By the time Smith emerges from his coma, he has been moved to a private clinic under the direction of Dr. Sam Weizak (Herbert Lom, from Mark of the Devil and The Secret of Dorian Gray). That in and of itself should cue most attentive viewers to expect that Johnny has been unconscious for quite some time, but even so, it’s a bit of a jolt when his mother (Jackie Burroughs, of Whispers and Gnaw: Food of the Gods II) and father (Sean Sullivan, who played smallish parts in Dr. Frankenstein on Campus and 2001: A Space Odyssey) stop by for a visit and reveal that five whole years have gone by since the last scene. The world has not exactly stood still waiting for Johnny to come around, either; most notably, Sarah is married now, and has a ten-month-old son. Needless to say, Smith has a lot of adjusting to do, even leaving aside the temporary paralysis due to the atrophy of his muscles and ligaments.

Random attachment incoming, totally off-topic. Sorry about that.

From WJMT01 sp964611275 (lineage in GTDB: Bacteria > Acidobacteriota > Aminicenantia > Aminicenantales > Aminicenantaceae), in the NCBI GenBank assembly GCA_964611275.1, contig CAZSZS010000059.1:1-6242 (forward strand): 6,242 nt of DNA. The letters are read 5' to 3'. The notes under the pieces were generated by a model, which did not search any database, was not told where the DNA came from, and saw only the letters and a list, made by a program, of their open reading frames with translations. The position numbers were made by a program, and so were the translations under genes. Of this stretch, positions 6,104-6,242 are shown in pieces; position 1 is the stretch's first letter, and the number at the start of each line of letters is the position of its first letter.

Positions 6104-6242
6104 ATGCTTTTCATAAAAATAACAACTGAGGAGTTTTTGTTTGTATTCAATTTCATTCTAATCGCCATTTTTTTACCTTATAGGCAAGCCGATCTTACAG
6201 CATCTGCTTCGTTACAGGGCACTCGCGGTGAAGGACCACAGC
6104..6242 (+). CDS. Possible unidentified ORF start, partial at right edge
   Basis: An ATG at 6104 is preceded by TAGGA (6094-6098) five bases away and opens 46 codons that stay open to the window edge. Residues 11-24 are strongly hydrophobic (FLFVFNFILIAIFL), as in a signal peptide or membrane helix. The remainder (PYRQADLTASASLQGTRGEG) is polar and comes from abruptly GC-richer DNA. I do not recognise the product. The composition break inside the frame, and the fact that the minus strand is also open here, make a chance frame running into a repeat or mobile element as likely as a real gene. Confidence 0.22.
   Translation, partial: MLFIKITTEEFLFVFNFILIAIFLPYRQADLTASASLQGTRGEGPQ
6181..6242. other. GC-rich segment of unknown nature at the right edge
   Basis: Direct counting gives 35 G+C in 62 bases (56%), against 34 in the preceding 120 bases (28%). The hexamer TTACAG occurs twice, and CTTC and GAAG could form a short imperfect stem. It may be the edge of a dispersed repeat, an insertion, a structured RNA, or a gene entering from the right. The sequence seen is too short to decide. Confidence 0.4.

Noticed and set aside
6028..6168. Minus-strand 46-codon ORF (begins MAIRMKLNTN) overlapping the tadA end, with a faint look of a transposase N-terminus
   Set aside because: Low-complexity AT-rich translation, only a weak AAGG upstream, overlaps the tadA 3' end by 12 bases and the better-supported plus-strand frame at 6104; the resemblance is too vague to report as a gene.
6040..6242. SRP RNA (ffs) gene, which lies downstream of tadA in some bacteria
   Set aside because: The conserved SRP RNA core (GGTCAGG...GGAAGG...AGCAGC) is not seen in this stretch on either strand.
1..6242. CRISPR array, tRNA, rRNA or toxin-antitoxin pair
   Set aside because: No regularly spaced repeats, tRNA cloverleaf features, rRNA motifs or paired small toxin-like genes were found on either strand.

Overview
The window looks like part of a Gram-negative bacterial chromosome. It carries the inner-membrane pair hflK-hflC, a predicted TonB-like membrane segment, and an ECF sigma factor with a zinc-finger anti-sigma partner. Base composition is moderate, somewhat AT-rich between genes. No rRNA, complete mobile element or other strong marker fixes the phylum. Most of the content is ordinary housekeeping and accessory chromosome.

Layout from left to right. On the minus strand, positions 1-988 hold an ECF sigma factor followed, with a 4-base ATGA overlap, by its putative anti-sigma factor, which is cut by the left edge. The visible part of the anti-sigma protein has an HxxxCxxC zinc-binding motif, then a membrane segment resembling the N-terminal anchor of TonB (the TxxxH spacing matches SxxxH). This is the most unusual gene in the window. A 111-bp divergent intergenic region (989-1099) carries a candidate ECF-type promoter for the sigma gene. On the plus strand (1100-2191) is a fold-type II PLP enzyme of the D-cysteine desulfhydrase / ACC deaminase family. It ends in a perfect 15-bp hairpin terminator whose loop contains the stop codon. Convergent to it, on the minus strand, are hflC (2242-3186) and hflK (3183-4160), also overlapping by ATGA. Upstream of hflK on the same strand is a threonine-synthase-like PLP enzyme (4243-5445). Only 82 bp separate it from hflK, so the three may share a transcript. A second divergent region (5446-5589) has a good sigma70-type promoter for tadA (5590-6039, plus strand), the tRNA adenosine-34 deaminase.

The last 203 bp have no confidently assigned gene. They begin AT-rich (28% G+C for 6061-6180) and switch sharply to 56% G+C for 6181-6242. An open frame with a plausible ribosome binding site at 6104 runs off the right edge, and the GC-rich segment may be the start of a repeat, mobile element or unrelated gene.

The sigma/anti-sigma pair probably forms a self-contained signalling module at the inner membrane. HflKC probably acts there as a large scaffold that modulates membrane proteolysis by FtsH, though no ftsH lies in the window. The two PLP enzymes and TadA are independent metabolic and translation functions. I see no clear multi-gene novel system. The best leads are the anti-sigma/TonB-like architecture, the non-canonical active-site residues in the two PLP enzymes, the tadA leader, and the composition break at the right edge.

In point of fact, Johnny will have to come to grips with something even freakier than the sudden disappearance of five years out of his life. A nurse wakes him up one afternoon, and when his hand touches hers, Smith has a vivid vision of a little girl trapped in a burning bedroom. What’s more, Johnny knows that the girl is his nurse’s daughter, Amy, and that the house where she lives really is burning down right this second. The intensity with which Johnny relays all this to the nurse leaves no room for argument or contradiction, and she rushes away at once to call the fire department and race the fire trucks home. All is just as Smith said it was— the burning house, the little girl trapped in the garret bedroom, everything. Johnny has a similar incident of second sight when he shakes hands with Dr. Weizak somewhat later. This time, the vision is from the doctor’s boyhood, his narrow escape from Warsaw’s Jewish ghetto during the German invasion in 1939. And somehow, as a result of this trans-temporal voyeurism, Smith acquires the knowledge that Weizak’s mother survived as well, and is now living comfortably in the United States. He can even give Sam the address.